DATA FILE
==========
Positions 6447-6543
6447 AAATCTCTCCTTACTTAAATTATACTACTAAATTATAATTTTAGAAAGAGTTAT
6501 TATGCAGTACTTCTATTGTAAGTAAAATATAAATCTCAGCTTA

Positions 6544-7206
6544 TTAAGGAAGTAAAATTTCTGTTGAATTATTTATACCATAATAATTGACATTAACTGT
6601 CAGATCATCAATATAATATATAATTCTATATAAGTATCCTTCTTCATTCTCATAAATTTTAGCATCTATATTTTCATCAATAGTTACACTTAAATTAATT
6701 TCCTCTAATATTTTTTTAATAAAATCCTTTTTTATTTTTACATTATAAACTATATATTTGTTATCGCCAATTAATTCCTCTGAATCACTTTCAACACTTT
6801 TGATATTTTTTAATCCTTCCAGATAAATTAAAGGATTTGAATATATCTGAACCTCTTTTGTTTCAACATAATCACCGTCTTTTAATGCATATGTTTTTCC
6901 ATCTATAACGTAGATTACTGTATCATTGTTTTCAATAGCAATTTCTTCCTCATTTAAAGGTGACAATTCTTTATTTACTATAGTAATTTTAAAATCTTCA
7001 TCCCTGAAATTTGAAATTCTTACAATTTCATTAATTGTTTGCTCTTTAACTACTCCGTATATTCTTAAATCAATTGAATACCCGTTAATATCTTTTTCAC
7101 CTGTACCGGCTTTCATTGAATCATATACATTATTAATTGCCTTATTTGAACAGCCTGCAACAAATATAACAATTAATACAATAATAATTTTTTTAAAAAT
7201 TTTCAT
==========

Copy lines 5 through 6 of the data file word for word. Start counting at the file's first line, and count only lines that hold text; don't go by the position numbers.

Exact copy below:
6544 TTAAGGAAGTAAAATTTCTGTTGAATTATTTATACCATAATAATTGACATTAACTGT
6601 CAGATCATCAATATAATATATAATTCTATATAAGTATCCTTCTTCATTCTCATAAATTTTAGCATCTATATTTTCATCAATAGTTACACTTAAATTAATT